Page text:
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Confessions of a cattlewoman

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Christine Tailer

By Christine Tailer
HCP columnist

Well, it is said that a cattlewoman is a person of female gender who looks after or owns cattle. I am certainly a female, and if you happen to stop by the creek valley, you will see two cattle contentedly grazing in the middle pasture, so I suppose that I might be considered a cattlewoman, though I truly have my doubts. 

Over the years, I have tended cattle by the names of T Bone, Chuck and Porter, but in time I realized that naming these bovine creatures was rather awkward. They were destined for the freezers of friends and family, and I accordingly took to calling them by number. Nine and Ten now roam our middle field.

I must let you know, however, that even though referred to by numbers, I still come to know these animals as they grow to weight. I imagine that folks who raise larger numbers of cattle might not come to know them as individuals, but perhaps they do come to know a few who stand out from the crowd. 

A friend of mine told me about a bull who took great delight in running her across the pasture, even teaching her how to jump the fence, and one of our neighbors told me about a mother cow who gladly nursed not only her own twins, but an orphan calf as well. One thing that I know for sure, is that our cattle have taught me the meaning of grace, in every sense of the word.

No doubt you by now know that first thing after coffee, Greg and I set out to do the animal chores. I gather the chicken eggs, feed and water the rabbits, and tend to the horses and cattle. Greg feeds and waters the chickens, the homing pigeons, the hair sheep and the goats. It usually works out that we are both finished with our rounds at just about the same time.

After I tend to the rabbits and chicken eggs, I head down the hill to the pasture. There, I turn on the frost-free spigot and fill the cattle trough. Then I call the cattle over for a treat as the water flows. Sometimes they are waiting for me by the trough, and I do not need to call, but other times they are contentedly enjoying the morning on the far side of the field. 

The call that I use is one that I learned from my Aunt Laura, when I visited her farm as a child. I well remember walking her fields, her pack of dogs running thither and yon, and how she would call them to her side in a singing, almost yodeling, kind of way. Her voice easily carried across the land, and this is the call that I use. At the sound of my song, the cattle raise their heads and come running and dancing across the field right to me. The little horses have taught them well.

Once the cattle are happily enjoying their treat, I enter the horses’ paddock, brush their coats, check their hooves and fill their water trough. By the time I have finished with the horses, the cattle have finished their treat, and I can let the horses out of the paddock to enjoy the pasture. I dare not let the horses out any sooner. They are quite fat enough, and if I didn’t wait, they would shove the cattle out of the way at the trough and get even fatter.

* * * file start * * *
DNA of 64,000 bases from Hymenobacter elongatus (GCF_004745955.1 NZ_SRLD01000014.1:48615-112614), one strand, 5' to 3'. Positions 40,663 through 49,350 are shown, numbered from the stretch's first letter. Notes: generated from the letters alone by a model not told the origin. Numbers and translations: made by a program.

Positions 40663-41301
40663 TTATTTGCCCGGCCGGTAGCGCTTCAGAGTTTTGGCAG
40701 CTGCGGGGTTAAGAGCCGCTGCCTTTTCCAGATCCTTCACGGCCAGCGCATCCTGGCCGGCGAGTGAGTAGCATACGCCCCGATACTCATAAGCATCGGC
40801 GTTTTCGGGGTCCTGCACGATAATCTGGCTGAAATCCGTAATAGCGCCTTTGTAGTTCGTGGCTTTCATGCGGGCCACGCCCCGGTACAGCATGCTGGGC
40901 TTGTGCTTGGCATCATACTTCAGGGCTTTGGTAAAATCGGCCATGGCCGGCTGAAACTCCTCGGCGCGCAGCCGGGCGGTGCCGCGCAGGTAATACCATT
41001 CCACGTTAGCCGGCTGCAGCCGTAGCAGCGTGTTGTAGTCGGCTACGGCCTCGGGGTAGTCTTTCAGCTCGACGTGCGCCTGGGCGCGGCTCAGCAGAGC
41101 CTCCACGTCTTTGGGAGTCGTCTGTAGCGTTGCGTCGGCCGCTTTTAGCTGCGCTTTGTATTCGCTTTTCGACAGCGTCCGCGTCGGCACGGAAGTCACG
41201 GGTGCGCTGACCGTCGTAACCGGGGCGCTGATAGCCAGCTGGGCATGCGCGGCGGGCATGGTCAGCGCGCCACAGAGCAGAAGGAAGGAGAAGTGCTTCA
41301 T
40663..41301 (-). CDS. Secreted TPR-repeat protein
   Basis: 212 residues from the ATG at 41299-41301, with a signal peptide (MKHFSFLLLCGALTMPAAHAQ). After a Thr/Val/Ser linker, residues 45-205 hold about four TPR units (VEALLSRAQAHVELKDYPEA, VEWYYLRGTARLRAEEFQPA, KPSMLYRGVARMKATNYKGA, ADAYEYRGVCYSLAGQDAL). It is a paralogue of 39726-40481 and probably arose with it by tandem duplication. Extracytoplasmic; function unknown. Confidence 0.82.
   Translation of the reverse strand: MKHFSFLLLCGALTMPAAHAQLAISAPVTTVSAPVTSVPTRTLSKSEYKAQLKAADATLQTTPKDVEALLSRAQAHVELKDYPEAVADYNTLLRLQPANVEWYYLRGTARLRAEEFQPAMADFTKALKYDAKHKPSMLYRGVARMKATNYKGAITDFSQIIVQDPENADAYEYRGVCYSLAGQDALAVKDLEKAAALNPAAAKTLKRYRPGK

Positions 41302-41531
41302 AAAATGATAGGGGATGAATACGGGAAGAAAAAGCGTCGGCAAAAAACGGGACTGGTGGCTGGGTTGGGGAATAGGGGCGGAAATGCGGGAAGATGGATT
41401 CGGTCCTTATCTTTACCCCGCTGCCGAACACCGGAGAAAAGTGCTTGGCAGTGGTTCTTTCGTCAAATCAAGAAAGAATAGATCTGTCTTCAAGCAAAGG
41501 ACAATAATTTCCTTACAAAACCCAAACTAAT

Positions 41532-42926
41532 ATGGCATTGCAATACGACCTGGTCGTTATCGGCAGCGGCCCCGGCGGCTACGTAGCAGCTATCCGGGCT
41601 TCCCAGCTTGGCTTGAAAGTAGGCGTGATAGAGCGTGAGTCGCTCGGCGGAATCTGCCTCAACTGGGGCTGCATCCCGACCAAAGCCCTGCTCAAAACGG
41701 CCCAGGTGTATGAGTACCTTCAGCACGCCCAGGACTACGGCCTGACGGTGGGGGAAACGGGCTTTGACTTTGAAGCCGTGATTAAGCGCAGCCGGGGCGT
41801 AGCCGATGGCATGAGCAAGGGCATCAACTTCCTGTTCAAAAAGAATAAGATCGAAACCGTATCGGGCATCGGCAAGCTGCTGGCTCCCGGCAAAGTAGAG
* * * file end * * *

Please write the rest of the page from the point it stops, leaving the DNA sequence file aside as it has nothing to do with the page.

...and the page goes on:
This is a perfect routine, but the other day, I decided to enter the pasture first thing, to see how close I could get to the cattle. I handed Ten a treat, and she ate it right out of my hand. Nine was a bit more stand-offish, so I left her treat in the trough. Ten beat her to it.

After chores, Greg and I set to reinforcing the chicken run. The raccoons have been wreaking havoc on the plastic mesh roofing, so we decided to replace it with wire roofing material. With that task completed, we decided to go for a walk along the creek. As we neared the pasture, my heart sank. The pasture gate was wide open, and the cattle were no where in sight. I called. Nothing.

We traced their footprints though the soft garden soil down to the creek’s edge. There, the prints turned and headed headed back across the garden to the hillside. I sent messages to our neighbors, asking them to keep their eyes out for our wandering bovine, and then Greg and I proceeded to walk our now thick under storied hillsides. We made three passes through the thick woods. As I clambered across dead fall and through briars, I called my cattle call. No response. I was heartbroken. I obviously had not latched the pasture gate securely.

I prepared our dinner, and as we ate, Greg tried to cheer me up. I was worried not only for our cattle, but for the havoc or injury they might cause to others. I well knew that I had only myself to blame. I tidied up inside the house while Greg headed back out to check on the chickens. Through the open window I heard him quietly call “Christine, they’re back.”

I ran downstairs, tears just behind my eyes, and dashed out the basement door. There they were, standing beside Greg in the gravel drive. I called and both came right up to me. I continued calling, and they followed me, even dancing, all the way down the hill and into their pasture. Of course, I gave them a treat. They readily ate it, occasionally looking up from their trough with a flick of their tails, as if to let me know that yes, they’d had a wonderful day in the woods, but it was good to be back.

And so it seems that my cattle have taught me another lesson. All I had to do was wait until the cows came home.   

Christine Tailer is an attorney and former city dweller who moved several years ago, with her husband, Greg, to an off-grid farm in Ohio south-central Ohio. Visit them on the web at

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